Faced with a slumping economy and high unemployment rate back home, the number of French citizens in Montreal has soared in recent years, particularly among the 25-40 age demographic.
In recent times, the unmistakable accent of the Old Country echoes through the bars and cafés of the city’s trendy Plateau district. Specialty stores offering made-in-France delicacies and pubs that televise French rugby and soccer matches have also recently popped up.
By 2013, nearly 55,000 French citizens were registered at the French consulate in Montreal, a rise by about 45 per cent from 2005, according to the consulate. However, this number in reality is likely much higher. A consulate spokesman estimates only about half of the French in Canada register, putting the estimated number of French citizens in Montreal at about 110,000. Toronto and Quebec City are the next most popular destinations with each being home to about 10,000 registered French citizens.
The growing French presence in Montreal has even stirred up hints of resentment. A satirical song called ‘Y’a trop de Français sur le Plateau’, which takes jabs at the perceived snobbiness of the French and their love of cigarettes, has been viewed 143,000 times on YouTube. The tune was written by Fred Fresh, a musician who is a Frenchman himself.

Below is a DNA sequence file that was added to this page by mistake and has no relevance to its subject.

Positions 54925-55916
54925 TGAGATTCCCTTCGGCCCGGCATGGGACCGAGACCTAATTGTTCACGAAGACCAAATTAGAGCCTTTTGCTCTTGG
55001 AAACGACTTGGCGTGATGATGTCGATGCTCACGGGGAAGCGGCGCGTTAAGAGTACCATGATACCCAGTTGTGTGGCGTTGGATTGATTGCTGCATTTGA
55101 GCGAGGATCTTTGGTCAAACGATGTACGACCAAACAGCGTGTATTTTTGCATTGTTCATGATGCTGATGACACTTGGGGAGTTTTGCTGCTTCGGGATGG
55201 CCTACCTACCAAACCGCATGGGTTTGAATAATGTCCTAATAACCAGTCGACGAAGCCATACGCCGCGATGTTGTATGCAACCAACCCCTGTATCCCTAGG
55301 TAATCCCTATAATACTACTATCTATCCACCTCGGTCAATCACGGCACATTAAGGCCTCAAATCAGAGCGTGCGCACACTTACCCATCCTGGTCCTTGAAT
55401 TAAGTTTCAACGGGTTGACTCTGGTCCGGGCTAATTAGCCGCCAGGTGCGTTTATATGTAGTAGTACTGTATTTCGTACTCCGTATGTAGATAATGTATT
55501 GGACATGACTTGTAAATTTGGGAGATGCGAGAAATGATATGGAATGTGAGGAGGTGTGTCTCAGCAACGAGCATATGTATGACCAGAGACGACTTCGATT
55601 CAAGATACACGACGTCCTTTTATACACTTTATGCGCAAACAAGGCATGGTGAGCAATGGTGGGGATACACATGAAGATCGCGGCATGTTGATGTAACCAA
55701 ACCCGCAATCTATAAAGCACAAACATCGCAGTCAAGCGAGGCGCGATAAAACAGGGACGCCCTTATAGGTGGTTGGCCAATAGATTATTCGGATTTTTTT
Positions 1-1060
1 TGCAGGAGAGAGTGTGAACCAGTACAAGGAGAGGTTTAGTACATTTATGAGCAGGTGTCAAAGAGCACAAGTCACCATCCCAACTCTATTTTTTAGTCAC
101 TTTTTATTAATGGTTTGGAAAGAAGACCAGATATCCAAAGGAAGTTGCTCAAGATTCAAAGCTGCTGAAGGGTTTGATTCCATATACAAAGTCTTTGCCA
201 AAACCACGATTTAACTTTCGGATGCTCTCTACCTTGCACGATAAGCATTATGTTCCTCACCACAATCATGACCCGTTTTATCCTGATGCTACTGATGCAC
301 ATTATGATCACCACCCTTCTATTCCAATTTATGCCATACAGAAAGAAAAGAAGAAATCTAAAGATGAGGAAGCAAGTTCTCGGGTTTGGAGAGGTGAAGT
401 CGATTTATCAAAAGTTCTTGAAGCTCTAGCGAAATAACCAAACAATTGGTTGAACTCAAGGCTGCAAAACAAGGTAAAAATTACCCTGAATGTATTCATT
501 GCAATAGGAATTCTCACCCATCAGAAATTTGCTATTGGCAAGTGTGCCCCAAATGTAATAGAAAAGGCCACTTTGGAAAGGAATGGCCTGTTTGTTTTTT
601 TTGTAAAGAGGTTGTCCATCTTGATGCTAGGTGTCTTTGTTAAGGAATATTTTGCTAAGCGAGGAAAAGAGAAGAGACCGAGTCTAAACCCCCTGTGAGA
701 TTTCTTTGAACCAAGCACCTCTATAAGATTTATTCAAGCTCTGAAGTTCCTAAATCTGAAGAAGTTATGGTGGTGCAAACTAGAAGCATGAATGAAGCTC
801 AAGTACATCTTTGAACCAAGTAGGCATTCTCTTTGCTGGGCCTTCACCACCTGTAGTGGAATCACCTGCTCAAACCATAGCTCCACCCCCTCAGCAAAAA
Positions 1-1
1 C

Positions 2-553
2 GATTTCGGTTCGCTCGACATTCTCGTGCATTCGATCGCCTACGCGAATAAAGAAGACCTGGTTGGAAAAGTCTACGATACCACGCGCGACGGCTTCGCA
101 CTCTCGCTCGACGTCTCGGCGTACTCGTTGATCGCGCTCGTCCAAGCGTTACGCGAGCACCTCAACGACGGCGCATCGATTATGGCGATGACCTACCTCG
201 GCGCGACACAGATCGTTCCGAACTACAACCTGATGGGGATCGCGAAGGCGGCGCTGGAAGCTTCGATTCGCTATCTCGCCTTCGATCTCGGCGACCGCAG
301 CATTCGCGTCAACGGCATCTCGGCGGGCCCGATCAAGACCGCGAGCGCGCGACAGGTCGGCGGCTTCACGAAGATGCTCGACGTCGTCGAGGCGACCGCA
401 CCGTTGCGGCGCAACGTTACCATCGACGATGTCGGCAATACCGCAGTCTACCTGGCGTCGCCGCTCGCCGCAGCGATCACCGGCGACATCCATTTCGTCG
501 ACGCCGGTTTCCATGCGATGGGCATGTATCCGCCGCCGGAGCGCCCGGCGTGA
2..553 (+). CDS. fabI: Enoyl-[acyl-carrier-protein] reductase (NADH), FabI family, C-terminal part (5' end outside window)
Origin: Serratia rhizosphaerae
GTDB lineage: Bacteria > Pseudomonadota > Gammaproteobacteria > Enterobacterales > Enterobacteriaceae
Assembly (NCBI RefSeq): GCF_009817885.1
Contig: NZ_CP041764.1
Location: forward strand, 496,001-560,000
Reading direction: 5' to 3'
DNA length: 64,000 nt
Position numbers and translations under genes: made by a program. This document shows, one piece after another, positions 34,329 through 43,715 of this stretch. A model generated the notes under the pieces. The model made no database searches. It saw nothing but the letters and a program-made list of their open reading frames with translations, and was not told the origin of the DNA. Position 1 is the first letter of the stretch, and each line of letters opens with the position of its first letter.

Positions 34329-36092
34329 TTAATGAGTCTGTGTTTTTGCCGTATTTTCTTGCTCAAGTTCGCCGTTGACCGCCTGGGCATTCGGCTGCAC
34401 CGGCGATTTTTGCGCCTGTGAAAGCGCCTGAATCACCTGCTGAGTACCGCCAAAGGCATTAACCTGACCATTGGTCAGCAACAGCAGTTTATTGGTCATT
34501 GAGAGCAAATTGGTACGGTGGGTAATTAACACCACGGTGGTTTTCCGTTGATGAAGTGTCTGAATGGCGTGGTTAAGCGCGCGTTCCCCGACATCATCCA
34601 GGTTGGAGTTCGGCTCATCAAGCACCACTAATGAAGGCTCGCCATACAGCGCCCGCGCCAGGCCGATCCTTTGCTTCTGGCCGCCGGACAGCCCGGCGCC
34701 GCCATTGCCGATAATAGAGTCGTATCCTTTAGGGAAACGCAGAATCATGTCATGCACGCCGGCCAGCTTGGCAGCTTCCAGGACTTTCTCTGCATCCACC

Many still view Montreal as a place of opportunity but it’s unclear how many of these new arrivals will stay for the long haul. Over the past decade, 30,000 immigrants from France have gained permanent resident status in Quebec, according to the consulate, far below the total number here on temporary student and work-travel visas. But it’s still among the top immigrant countries of origin in Quebec, alongside Algeria, Morocco, China and Haiti.
Many immigrants feel less restricted by educational background in Canada and if stable employment is available here then the only other factor that could dissuade anyone from making Montreal home is the brutal Canadian winter.
Source: The Globe and Mail